By Holly Quan

SAN FRANCISCO (KCBS) — The latest long-term forecast shows a dwindling chance of an El Niño weather system developing for the Pacific, which means that hopes for California getting out of this drought are drying up as well.

Scientists at the Climate Prediction Center had originally said there was an 80 percent chance of an El Niño this winter, now the latest models drop that to 65 percent due to the cooling of ocean waters this past spring. Though it’s still early and conditions could change, scientists say these latest indicators are disappointing.

Roger Goss, lead forecaster with the National Weather Service in Monterey, said it would require a big El Niño to make a dent in the state’s water supplies.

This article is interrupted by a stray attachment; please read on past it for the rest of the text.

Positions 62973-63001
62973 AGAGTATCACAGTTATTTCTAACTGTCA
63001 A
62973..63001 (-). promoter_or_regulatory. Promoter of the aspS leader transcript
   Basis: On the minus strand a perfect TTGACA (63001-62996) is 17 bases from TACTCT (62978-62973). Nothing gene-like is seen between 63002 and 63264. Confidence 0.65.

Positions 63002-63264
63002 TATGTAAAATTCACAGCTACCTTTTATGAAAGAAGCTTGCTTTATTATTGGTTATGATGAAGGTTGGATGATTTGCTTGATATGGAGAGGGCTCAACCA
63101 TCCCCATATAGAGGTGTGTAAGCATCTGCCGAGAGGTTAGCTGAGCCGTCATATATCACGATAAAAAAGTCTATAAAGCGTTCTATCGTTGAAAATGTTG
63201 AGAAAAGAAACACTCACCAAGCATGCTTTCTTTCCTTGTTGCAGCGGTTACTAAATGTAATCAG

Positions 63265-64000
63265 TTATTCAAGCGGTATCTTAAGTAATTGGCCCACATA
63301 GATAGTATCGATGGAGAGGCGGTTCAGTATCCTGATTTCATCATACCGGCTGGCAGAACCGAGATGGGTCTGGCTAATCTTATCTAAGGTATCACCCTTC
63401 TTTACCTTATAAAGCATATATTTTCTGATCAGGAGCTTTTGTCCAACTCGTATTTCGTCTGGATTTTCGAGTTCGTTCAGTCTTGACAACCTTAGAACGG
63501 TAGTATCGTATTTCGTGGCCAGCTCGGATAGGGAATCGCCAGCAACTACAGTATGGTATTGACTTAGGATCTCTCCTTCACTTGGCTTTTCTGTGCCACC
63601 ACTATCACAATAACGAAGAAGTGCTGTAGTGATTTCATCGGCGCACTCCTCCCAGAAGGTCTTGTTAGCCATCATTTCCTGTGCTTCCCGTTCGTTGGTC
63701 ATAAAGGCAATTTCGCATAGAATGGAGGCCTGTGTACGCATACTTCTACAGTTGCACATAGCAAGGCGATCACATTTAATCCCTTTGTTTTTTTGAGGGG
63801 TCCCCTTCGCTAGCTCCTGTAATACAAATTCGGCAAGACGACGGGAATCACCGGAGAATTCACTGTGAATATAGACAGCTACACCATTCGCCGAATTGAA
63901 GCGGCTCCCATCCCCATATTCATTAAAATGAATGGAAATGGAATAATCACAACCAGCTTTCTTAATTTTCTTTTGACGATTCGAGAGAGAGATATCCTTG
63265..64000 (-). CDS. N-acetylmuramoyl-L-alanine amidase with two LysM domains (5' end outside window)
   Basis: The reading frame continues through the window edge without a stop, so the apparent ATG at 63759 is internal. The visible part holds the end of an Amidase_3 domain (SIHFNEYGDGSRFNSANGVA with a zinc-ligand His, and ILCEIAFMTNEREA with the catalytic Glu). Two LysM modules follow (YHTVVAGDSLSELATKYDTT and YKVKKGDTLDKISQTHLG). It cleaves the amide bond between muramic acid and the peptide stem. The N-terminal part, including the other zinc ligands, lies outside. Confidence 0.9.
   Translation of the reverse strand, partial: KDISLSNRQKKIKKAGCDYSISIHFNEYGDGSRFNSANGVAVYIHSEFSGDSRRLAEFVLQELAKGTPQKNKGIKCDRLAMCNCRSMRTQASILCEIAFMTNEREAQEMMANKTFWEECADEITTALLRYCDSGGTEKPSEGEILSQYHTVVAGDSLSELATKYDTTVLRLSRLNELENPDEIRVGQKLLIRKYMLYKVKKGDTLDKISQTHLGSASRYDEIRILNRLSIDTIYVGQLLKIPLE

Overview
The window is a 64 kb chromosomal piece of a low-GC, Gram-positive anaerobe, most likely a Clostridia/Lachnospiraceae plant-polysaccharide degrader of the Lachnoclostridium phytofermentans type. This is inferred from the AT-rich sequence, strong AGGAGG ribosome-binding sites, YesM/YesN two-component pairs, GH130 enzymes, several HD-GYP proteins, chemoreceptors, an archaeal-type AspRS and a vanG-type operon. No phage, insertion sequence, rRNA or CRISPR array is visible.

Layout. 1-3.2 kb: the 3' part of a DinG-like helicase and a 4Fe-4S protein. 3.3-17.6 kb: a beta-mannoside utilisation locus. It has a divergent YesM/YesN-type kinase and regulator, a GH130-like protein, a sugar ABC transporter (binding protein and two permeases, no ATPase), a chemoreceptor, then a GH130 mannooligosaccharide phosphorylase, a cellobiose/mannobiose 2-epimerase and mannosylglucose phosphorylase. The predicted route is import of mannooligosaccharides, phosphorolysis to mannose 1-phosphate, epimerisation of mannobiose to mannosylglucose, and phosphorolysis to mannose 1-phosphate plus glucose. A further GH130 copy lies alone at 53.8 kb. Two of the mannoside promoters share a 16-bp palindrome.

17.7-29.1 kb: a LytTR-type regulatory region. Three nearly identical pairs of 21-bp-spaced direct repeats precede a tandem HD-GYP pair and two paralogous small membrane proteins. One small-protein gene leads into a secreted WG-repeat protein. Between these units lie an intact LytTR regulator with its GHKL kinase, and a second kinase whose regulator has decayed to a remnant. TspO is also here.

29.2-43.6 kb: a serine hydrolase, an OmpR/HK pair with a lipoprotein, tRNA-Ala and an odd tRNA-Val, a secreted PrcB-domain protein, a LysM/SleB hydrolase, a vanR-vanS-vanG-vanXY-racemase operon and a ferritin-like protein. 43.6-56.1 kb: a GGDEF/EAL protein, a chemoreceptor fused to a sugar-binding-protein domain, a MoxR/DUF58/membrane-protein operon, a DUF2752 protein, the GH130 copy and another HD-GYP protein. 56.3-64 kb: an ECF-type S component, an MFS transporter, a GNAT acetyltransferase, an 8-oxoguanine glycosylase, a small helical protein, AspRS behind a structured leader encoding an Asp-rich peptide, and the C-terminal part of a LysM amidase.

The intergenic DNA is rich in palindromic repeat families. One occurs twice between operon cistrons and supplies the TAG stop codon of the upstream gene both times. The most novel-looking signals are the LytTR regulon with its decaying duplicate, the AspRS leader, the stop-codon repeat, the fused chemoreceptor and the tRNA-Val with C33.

“Even if we get a normal year of rainfall across the region this winter, it’s still going to keep us in a deficit for the past three years that we’ve been in this drought,” he said.

There could be a weak to moderate El Nino beginning in fall but sometimes those conditions bring dry winters to Northern California and more rain to Southern California. While it’s still several months out which means anything can happen but at this point scientists aren’t counting on Mother Nature to take the state out of the drought soon.


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